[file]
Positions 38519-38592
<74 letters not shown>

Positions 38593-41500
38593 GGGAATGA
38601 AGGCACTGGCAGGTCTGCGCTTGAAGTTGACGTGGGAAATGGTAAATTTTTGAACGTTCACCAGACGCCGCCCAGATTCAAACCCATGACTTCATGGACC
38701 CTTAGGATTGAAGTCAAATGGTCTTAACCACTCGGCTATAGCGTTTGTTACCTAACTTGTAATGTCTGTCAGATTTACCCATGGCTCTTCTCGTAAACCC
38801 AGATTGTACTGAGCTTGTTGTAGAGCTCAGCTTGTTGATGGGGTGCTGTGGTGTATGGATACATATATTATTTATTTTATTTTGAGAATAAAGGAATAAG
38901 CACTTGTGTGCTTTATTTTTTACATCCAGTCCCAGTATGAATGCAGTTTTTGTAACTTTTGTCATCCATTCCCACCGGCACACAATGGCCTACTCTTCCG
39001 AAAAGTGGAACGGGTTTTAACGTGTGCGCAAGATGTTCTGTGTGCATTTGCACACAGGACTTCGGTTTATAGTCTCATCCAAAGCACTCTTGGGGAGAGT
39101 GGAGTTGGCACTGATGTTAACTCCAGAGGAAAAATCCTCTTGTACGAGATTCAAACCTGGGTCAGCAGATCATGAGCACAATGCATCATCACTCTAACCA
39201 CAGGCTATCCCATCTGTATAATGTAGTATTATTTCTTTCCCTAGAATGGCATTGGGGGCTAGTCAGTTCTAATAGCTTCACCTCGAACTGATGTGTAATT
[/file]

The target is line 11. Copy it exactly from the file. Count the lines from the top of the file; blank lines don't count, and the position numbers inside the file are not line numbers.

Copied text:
39201 CAGGCTATCCCATCTGTATAATGTAGTATTATTTCTTTCCCTAGAATGGCATTGGGGGCTAGTCAGTTCTAATAGCTTCACCTCGAACTGATGTGTAATT